“I will always say that I learned more about the game and the mental side of baseball more than anything that year. Being around a group of seniors that were a collection of four-year starters or all-conference winners taught me so much about work ethic and what it actually took to succeed in baseball. Working so hard that whole season to ultimately hoist that trophy was one of my most rewarding baseball memories.”

When asked to compare the state title season to the PONY League World Series, Popielarczyk gave an honest answer as to which he liked more.

“I think that the PLWS sticks out to me more personally because of how unique that experience was. Two years before I played in the World Series, kids from my rec league were never a part of Washington County’s team, so it was never a thought,” he stated. “Being able to not only play very well in the Series but to be a leader on a team full of my friends that I grew up playing baseball with was awesome.”

This answer is not surprising, as he has been involved with the World Series every year since he participated in it. He started volunteering in 2018, one year after being on the field.

“Looking at the event now, I realize how much hard work gets put in by the volunteers and how they make everything run in the Series. It was something I never thought about as a player, but as a fellow volunteer, I now understand how important it is to have a group of people that truly care about the event and want to make it the best experience that they can for everyone in attendance.”

His college recruiting process started shortly after the state title run. He was in contact with several schools that caught wind of his success on the Steel City Wildcats summer team, including Ashland University in Ohio.

“I ultimately decided to go to Ashland after doing a prospect camp for them just before the start of my senior year. I went on a visit and knew that Ashland was going to offer me everything that I had been looking for at that time.”

Even though his experience at the World Series happened years prior to deciding to go to Ashland, Popielarczyk recalled that the DSGPLWS was the catalyst for his interest in playing at a higher level.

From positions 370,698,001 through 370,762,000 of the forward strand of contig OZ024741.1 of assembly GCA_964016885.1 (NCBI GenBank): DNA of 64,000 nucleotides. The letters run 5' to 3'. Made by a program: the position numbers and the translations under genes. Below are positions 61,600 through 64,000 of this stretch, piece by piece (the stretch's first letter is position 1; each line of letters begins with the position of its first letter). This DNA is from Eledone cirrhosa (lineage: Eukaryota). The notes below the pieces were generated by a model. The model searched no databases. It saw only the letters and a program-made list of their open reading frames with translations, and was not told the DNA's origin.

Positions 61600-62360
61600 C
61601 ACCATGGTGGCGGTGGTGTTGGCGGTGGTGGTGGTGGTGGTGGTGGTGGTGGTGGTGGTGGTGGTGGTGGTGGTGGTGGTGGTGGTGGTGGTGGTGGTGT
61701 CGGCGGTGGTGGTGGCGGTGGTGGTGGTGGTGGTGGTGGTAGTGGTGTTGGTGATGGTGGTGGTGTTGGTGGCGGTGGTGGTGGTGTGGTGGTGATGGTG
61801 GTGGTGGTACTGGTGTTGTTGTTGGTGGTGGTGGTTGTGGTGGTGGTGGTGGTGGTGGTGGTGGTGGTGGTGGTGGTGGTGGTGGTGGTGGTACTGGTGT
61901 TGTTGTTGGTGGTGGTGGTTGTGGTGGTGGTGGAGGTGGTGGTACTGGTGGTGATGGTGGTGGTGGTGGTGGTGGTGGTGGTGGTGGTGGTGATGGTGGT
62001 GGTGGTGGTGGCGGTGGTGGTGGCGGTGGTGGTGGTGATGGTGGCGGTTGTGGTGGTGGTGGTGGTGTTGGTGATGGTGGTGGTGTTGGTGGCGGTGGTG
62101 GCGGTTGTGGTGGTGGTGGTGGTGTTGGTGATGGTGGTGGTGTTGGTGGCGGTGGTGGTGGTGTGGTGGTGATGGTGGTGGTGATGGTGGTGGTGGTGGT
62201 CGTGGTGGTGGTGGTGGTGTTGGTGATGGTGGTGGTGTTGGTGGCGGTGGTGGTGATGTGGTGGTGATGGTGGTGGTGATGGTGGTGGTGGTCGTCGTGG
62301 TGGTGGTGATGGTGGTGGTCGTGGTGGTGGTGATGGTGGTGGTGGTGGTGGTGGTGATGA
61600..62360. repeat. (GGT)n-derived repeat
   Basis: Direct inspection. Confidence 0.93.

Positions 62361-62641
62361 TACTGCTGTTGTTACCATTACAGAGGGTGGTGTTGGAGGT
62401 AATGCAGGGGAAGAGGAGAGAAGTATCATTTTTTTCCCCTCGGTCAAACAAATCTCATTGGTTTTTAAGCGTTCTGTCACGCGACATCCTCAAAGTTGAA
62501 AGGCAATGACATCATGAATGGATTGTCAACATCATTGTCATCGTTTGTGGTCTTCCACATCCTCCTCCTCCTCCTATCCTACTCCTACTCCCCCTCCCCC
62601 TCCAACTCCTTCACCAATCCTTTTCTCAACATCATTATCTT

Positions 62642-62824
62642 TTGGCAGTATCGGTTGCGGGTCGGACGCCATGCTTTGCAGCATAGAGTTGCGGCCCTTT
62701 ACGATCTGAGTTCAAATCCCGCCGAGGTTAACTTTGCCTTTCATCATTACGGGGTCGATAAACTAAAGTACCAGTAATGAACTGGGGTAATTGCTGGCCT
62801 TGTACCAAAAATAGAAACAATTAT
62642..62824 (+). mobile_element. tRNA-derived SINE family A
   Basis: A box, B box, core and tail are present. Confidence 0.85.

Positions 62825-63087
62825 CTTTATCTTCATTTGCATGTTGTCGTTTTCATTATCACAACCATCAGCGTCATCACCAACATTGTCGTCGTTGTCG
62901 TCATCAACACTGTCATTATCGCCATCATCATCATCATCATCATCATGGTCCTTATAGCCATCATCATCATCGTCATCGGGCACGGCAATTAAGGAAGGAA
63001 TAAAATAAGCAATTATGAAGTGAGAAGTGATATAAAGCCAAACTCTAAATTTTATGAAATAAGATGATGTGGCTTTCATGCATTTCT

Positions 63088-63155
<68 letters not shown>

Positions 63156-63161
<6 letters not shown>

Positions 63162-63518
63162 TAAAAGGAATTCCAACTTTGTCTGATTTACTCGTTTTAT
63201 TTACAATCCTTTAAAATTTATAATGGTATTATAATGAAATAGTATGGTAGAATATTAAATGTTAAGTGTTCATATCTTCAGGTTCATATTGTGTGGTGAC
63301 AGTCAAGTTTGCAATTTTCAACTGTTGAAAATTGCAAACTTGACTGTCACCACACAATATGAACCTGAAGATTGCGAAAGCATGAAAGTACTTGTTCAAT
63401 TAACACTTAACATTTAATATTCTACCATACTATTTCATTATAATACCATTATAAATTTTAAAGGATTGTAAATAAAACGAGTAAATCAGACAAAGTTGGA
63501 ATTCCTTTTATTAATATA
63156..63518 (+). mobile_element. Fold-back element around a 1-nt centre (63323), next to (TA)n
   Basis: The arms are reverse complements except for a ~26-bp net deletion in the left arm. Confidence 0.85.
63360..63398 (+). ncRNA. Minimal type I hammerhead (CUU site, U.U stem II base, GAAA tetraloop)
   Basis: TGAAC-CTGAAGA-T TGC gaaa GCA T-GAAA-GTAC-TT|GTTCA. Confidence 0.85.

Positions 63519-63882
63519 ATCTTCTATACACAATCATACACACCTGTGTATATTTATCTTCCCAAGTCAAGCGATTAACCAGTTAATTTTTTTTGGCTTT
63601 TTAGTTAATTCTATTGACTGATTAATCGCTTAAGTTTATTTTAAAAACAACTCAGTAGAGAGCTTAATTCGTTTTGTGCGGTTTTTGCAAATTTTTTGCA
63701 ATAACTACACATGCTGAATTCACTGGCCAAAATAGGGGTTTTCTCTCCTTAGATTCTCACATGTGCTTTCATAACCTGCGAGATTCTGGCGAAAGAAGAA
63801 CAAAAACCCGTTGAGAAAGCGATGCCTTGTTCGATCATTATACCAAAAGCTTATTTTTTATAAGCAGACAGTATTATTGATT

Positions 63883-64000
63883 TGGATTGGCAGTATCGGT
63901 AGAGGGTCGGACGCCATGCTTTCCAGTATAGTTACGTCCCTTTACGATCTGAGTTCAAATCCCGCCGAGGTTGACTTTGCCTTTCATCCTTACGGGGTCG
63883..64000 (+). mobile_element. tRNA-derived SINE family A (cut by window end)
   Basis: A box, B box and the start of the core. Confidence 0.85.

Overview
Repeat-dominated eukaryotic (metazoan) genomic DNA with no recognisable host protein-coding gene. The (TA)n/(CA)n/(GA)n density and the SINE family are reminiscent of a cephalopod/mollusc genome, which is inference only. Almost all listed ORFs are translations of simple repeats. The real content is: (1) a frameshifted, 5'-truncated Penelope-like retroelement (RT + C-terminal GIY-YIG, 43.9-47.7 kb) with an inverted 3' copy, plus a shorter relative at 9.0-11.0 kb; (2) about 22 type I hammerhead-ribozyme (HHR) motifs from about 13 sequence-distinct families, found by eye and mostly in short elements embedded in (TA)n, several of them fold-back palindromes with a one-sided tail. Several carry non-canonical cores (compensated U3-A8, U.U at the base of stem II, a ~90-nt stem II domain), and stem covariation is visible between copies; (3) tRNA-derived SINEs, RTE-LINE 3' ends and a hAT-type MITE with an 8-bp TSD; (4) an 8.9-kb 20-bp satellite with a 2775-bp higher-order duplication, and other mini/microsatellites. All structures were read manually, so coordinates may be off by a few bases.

“Playing in the PLWS was one of my first steps to thinking about playing college baseball. Being able to say that I not only competed but succeeded playing against international competition gave me the confidence to pursue baseball at the next level.”

His first collegiate hit was recorded April 3, 2022, against Lake Erie College. He is currently still enrolled at Ashland and is heading into his senior year as a sports management major and business management minor.

When asked what makes baseball great, Popielarczyk took some words of advice from his father.

“Baseball is a great sport for so many reasons. I could go on for hours talking about the life lessons I have learned through baseball, but the most important one I have learned is the understanding that failure will happen at times, but it is all about how you rebound and move past that. There will always be things in life that we do not succeed at. It is a harsh truth, but baseball has taught me that you can fail, get back up, work hard, and succeed. As my dad has told me so many times, ‘Baseball is the only time you can fail seven out of 10 times and be considered great, so keep working hard, you never know what could happen.’ It is a sport that can make you feel untouchable one day and humbly brings you back down to earth the next day with no explanation. It is all about how you respond as a person and how you look to push forward to grow.”

Two more interns join him this summer, and even though their experience with the DSGPLWS might not be as vast, their love for sports is all the same.

Caylin Angel just finished her freshman year at Washington & Jefferson College after traveling there from Wheeling, West Virginia. 

Her first love is not baseball, but rather volleyball, and the way she fell for the sport was by taking a chance.

“I got into volleyball in sixth grade. In fifth grade before going to middle school, we were all recommended to sign up for at least one club or sport, and I wanted to try volleyball, and I have loved it ever since.”

She played three seasons as a defensive specialist/libero at Wheeling Park High School, recording 777 career digs, 102 aces, 16 kills, and 29 assists. This was enough to get her noticed by W&J College.

“When looking for colleges, I wasn’t really picky. I was looking at bigger and smaller schools. I also wasn't sure if I wanted to play volleyball, but I knew that I couldn't play at the Division I level, so going through my recruiting process, I was looking at DII and DIII schools. After touring a few, and finding out what I know I did not like, I found W&J. I chose to go there because of the small school atmosphere. It is important to me to make connections with professors and participate in sports, while also staying on top of my work. When I went and toured W&J, I felt like I could excel both academically and athletically.”

It turns out that she was correct as W&J has brought her abundant opportunities to grow as both a student and athlete. She worked for the athletic department at W&J this past year and made quite the impression as she landed this internship with her hard work and dedication as well as her photography skills.